Vecchi, Cicli (shop brand?, possible Antonio Alpi built frame?; est. 1938?; address Via Ravenna-38 Roma) [mid-late 1940s? frame example with 2nd-3rd? gen. Cambio Corsa shifting system and internal cable routing on top tube, Libelulla tubing] ["a shop at Via Ravenna 38, Roma is still there in the same form as a small shop; but today it, and the adjacent unit, is an opticians. The optician's shop is owned and run by a Signor Fulvio Vecchi, and their website says that the family has been in operation from this building since 1938! I am guessing that he may be the son, grandson, or great grandson of this bike's originator." {October 2021; from dnc1; https://thecabe.com/forum/threads/cicli-vecchi-roma-italia.199049/unread}]
Vecchietti (need to research)
Vedovati Benedetti (need to research)
Vektor (Magliano Alpi)
Velital (by Olmo, Celle Ligure)
Veloetruria (need to research)
...

That is essentially what my current list looks like. Anything in bold is referenced. As you can see (and can't see); many many names without any info, so much work is left to do.
Not to hi-Jack this thread but I mentioned in this thread I recently purchased a Nical Baldini with a Cambio Corsa but can find nothing on the company. The seller stated that he was the uncle of champion Italian cyclist Ercole Baldini. Any info or help is much appreciated. I’ll start a separated post on the bike as well. V/r Shawn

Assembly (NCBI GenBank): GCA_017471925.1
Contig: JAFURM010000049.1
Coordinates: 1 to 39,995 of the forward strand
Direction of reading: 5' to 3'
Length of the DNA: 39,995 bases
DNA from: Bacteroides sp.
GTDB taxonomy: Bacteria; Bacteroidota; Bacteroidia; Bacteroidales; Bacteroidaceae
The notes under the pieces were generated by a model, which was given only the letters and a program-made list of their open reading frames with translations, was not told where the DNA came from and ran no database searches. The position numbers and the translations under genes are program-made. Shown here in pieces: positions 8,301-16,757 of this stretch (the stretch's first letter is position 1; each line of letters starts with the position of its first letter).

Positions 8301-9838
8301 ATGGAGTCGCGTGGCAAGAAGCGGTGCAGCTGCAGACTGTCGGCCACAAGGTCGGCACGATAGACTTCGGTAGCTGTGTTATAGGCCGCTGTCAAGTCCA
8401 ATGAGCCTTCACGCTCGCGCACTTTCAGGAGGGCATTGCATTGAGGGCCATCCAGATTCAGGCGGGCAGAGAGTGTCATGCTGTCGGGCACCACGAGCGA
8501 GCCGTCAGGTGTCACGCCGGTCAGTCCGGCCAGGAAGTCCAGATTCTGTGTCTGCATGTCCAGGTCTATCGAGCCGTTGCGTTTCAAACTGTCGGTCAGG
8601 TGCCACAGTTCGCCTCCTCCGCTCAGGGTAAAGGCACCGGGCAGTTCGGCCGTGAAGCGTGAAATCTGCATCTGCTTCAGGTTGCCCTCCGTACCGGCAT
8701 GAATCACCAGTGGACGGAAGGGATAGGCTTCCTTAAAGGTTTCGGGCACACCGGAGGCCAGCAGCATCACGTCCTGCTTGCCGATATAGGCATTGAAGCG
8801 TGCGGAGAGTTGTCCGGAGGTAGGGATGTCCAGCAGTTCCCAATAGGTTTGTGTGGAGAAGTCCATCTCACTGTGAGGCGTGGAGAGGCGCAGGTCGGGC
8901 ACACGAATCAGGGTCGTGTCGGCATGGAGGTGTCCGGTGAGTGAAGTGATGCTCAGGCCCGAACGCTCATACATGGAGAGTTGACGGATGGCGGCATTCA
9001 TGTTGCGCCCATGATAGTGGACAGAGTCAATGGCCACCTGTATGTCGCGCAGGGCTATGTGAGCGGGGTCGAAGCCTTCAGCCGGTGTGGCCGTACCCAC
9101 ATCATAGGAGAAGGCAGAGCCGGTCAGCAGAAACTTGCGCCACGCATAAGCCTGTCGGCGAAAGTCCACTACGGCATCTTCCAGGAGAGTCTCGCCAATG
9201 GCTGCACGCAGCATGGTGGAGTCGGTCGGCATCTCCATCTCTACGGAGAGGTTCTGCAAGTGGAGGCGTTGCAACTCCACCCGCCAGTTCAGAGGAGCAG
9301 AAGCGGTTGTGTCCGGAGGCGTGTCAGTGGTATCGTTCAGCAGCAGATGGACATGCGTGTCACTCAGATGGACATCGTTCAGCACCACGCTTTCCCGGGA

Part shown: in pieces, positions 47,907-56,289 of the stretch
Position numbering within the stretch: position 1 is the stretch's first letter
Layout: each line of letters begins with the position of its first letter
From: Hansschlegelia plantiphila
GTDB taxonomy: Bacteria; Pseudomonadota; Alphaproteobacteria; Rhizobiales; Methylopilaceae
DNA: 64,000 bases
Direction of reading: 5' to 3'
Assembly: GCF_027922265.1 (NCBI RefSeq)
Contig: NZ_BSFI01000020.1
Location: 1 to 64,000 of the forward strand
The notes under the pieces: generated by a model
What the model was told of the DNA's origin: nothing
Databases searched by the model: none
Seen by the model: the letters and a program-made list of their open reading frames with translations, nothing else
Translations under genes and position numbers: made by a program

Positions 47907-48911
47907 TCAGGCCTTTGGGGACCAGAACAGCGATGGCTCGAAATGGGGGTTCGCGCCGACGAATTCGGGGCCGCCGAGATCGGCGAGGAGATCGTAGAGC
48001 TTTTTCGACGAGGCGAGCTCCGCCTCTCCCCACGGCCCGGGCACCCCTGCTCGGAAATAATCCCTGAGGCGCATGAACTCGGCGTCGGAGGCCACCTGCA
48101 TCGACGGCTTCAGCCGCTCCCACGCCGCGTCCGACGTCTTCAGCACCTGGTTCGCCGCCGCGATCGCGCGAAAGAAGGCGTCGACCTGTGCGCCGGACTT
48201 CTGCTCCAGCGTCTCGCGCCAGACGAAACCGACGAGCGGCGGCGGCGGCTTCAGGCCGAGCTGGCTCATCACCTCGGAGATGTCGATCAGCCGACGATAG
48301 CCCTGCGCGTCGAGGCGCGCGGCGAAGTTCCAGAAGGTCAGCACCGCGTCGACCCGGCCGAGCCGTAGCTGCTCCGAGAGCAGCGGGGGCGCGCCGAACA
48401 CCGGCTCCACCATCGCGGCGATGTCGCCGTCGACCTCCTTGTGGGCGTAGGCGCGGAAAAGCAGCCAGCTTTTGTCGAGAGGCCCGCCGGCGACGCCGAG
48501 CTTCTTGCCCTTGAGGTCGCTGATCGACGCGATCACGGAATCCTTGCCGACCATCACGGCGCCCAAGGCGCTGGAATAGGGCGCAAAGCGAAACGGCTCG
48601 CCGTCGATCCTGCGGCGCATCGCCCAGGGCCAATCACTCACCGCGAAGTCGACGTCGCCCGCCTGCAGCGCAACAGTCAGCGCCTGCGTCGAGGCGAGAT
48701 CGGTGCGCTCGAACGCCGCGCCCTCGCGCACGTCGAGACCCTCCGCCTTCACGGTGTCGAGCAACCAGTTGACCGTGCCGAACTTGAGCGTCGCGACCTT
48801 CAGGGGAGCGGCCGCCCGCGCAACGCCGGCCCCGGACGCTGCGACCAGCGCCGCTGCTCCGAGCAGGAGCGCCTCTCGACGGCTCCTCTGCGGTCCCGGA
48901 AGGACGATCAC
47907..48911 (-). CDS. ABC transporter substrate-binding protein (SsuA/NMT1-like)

Jesper

Finally riding a big boys bike
Thanks @juvela and @Freqman1
I know there are many omissions, but just showing a small bit of the list makes it quite obvious that it is incomplete. I will add the Velocina brand; feel free to provide any other brands you want. I will double check all submissions. I had Baldini on the list already, but no information on it yet; as with many brands all I have is a name at present. I have added the information provided. I'll check a couple European resources and ask if they might have any input on the Baldini, and I'll keep an eye out for the post if I am not overwhelmed by the new COVID strain. Already lost 60% of our OR Pre-Op staff last week; hoping I won't get bit!